The sensation in the body after a Yin Yoga pose is often referred to as the rebound effect or the echo of the pose. I often describe this sensation as a resonance. If you have ever rung a bell or gong, you know the sound is the strongest initially and then dissipates over time, until you eventually no longer hear the sound at all. The resonant sensation of a Yin pose in the body is like that.
-Nyk Danu– 2020 VYC Teacher
Nyk Danu (C-IATY, CYA-ERYT 550) is a Therapeutic Yoga Teacher and Yin Yoga Teacher Trainer.
In addition to numerous Therapeutic, Restorative and Yin Yoga intensives, she holds the following teacher training certificates:
– 300 hour Yoga teacher training – The Yoga College Of Canada
– 500 hour + advanced Yin Yoga Teaching certificate – Paul Grilley
– 1000 hour Yoga Therapy Certification – Ajna Yoga College
Nyk has also completed 2,300 hours of Chinese Medicine studies and 360 hours of additional Bio-medical studies at Pacific Rim College.
Nyk has been practicing Yoga since 1998. In 2003 she took her first Yoga teacher training and has been teaching Yoga since 2004.
In 2007 Nyk fell madly in love with Yin Yoga and has been studying with her teacher Paul Grilley ever since.
Her personal practice and her Yoga classes are rooted in Buddhism, Taoism and Traditional Chinese Medicine.
Yoga has the power to transform lives and change the world.
That if you can breathe you can do Yoga.
Yoga makes life better.
Nyk is on a mission to make Yoga accessible to people who don’t think they are ‘Yoga people’ The ‘Yoga MisFits’ Nyk is an expert in teaching those who aren’t human pretzels.
Her writing has been featured by The Yoga and Body Image Coalition, Elephant Journal and The Tattooed Buddha.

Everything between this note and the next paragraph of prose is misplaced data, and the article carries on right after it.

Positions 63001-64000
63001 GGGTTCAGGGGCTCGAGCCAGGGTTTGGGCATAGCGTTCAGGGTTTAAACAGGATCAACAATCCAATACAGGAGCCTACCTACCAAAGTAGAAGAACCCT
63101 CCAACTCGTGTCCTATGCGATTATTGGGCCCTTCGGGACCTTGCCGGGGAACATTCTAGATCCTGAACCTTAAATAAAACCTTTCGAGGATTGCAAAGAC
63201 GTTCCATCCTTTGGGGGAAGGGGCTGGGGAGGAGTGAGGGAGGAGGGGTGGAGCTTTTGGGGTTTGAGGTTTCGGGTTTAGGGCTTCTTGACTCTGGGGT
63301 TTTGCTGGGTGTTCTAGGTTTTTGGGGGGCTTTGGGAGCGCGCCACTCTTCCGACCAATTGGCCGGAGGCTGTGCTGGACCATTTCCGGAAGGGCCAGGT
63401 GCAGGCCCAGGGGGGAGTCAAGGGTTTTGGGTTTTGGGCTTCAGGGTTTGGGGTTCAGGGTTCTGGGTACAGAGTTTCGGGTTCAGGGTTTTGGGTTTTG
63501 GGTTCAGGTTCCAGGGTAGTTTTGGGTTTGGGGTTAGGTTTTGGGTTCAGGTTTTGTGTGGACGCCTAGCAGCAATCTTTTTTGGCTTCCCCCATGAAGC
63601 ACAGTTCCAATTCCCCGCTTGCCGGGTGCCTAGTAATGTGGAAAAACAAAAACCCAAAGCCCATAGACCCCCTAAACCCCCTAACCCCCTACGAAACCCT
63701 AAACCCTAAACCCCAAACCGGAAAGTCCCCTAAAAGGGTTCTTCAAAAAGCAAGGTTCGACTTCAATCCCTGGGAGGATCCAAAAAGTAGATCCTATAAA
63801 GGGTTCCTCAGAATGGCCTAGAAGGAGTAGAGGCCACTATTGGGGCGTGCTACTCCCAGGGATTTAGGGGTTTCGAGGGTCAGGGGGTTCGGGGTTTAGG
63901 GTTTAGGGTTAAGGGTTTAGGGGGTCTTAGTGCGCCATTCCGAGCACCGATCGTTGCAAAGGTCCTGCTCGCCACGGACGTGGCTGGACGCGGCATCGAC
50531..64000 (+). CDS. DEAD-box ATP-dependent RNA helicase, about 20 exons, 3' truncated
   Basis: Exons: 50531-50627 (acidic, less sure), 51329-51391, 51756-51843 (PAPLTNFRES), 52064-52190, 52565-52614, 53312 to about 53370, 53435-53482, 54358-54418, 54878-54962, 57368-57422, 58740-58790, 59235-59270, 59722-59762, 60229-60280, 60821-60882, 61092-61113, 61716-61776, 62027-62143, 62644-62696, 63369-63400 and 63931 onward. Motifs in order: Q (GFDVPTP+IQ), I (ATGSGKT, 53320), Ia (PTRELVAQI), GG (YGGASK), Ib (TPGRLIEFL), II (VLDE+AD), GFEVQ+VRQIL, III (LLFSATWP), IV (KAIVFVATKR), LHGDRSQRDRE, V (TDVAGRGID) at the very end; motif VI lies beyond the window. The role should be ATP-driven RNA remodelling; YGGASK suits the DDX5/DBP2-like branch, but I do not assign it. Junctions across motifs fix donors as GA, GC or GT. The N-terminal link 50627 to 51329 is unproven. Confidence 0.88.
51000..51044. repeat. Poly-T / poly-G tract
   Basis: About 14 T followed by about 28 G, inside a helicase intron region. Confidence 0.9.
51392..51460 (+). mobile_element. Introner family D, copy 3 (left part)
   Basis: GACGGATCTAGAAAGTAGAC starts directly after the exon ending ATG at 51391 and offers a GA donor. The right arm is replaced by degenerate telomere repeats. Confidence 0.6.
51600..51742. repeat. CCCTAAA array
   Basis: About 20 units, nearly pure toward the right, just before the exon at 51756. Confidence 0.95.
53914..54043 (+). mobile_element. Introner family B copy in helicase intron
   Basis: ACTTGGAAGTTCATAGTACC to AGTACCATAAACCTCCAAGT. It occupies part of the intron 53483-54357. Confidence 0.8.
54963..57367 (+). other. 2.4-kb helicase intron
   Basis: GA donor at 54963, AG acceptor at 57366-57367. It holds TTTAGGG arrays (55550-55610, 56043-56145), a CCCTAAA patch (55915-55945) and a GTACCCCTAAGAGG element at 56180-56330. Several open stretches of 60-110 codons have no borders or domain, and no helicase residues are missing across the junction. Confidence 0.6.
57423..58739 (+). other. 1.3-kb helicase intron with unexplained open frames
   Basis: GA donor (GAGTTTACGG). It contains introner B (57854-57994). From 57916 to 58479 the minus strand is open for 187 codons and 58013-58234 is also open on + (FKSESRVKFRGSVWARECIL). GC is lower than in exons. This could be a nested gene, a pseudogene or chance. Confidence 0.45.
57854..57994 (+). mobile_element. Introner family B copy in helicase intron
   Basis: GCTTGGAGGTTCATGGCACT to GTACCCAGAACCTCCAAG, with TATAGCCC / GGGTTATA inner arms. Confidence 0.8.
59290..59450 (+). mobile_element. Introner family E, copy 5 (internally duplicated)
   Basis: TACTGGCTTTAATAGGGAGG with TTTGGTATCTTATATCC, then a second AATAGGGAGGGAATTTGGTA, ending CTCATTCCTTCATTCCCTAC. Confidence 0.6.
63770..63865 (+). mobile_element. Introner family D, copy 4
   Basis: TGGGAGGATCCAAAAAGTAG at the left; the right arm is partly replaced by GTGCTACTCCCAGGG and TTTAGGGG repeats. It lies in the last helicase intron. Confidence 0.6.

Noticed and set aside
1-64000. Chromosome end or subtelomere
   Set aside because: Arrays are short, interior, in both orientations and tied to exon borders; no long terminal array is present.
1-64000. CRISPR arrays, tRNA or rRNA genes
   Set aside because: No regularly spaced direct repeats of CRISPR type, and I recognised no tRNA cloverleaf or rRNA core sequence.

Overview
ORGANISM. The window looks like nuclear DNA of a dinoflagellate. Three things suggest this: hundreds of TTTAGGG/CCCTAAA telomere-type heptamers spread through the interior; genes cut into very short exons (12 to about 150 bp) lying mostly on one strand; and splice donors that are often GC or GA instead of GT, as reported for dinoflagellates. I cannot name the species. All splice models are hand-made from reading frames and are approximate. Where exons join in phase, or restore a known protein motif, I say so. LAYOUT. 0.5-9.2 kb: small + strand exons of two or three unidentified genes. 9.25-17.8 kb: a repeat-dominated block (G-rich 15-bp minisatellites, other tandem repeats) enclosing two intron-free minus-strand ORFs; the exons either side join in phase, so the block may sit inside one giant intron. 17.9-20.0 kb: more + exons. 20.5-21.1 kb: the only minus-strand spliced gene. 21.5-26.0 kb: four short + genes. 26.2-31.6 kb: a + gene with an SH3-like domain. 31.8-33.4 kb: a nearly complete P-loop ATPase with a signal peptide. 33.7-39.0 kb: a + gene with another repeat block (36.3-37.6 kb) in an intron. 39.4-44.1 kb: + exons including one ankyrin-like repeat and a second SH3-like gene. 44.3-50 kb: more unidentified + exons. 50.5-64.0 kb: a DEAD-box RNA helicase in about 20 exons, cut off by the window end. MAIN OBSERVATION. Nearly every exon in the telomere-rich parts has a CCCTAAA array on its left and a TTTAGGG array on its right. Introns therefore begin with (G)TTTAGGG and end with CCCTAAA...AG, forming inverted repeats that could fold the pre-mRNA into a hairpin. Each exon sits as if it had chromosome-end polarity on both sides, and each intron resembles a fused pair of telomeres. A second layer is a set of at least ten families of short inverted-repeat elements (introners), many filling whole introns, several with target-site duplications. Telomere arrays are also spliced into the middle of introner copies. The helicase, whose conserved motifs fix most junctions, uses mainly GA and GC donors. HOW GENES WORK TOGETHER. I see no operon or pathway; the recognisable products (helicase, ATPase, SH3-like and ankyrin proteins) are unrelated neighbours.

Nyk is regularly interviewed on podcasts on the subjects of accessibility in Yoga, Yin Yoga, and The Business of Yoga.
If you haven’t practiced Yin Yoga before, you may be surprised at how different it is than more active forms of Yoga. The focus of Yin Yoga is quite unique. In more active or Yang forms of Yoga, the focus is typically on building strength and flexibility in the muscles, as well as internal warmth. This is done by doing shorter holds in the poses and repetition of dynamic movements. In Yin Yoga, the focus is on targeting the connective tissues, fascia and joints. This has a profoundly different feeling in the tissues as well as the nervous and energetic systems of the body.
New To Yin Yoga? Some Practice Tips To Get You Started.
When you first come out of a Yin Yoga pose, you will have the urge to move slowly and may even want to groan and moan. The sensation in the body after a Yin Yoga pose is often referred to as the rebound effect or the echo of the pose. I often describe this sensation as a resonance. If you have ever rung a bell or gong, you know the sound is the strongest initially and then dissipates over time, until you eventually no longer hear the sound at all. The resonant sensation of a Yin pose in the body is like that. At first, the feeling is strong, then it gradually softens until you can no longer feel it. This is why we typically take a small rest time between poses.
Yin Yoga is based on of Taoist Yoga. It emphasizes the connective tissues. In Yin, we practice relaxed floor based Asana’s (Yoga poses) often using the support of props when needed. Yin Yoga poses are typically held for two to five minutes at a time. Yin yoga postures gently stretch and rehabilitate the connective tissues that form our joints, allowing us to maintain and restore joint, fascia and muscle flexibility.
Practicing and teaching Yin Yoga has been such a gift to myself and my students.
Give Yin a try and feel the difference.